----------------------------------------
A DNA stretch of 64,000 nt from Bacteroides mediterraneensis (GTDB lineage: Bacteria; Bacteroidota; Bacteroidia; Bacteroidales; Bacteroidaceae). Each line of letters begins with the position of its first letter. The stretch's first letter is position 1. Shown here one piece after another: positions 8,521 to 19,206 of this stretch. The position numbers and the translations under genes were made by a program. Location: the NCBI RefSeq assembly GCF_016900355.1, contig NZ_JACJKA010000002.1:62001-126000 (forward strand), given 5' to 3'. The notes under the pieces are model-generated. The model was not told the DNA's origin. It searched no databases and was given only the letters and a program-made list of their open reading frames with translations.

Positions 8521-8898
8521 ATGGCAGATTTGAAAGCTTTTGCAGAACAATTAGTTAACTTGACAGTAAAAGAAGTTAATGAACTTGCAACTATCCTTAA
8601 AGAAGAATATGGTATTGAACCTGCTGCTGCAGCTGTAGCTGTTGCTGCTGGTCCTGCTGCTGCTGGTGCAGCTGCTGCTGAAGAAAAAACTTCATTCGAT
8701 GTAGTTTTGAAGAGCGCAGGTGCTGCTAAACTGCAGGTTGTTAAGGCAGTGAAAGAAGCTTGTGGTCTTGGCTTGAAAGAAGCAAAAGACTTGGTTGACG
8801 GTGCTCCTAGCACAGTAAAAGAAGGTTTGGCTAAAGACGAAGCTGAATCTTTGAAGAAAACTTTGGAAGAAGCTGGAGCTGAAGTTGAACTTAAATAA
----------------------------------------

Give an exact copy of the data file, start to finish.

A DNA stretch of 64,000 nt from Bacteroides mediterraneensis (GTDB lineage: Bacteria; Bacteroidota; Bacteroidia; Bacteroidales; Bacteroidaceae). Each line of letters begins with the position of its first letter. The stretch's first letter is position 1. Shown here one piece after another: positions 8,521 to 19,206 of this stretch. The position numbers and the translations under genes were made by a program. Location: the NCBI RefSeq assembly GCF_016900355.1, contig NZ_JACJKA010000002.1:62001-126000 (forward strand), given 5' to 3'. The notes under the pieces are model-generated. The model was not told the DNA's origin. It searched no databases and was given only the letters and a program-made list of their open reading frames with translations.

Positions 8521-8898
8521 ATGGCAGATTTGAAAGCTTTTGCAGAACAATTAGTTAACTTGACAGTAAAAGAAGTTAATGAACTTGCAACTATCCTTAA
8601 AGAAGAATATGGTATTGAACCTGCTGCTGCAGCTGTAGCTGTTGCTGCTGGTCCTGCTGCTGCTGGTGCAGCTGCTGCTGAAGAAAAAACTTCATTCGAT
8701 GTAGTTTTGAAGAGCGCAGGTGCTGCTAAACTGCAGGTTGTTAAGGCAGTGAAAGAAGCTTGTGGTCTTGGCTTGAAAGAAGCAAAAGACTTGGTTGACG
8801 GTGCTCCTAGCACAGTAAAAGAAGGTTTGGCTAAAGACGAAGCTGAATCTTTGAAGAAAACTTTGGAAGAAGCTGGAGCTGAAGTTGAACTTAAATAA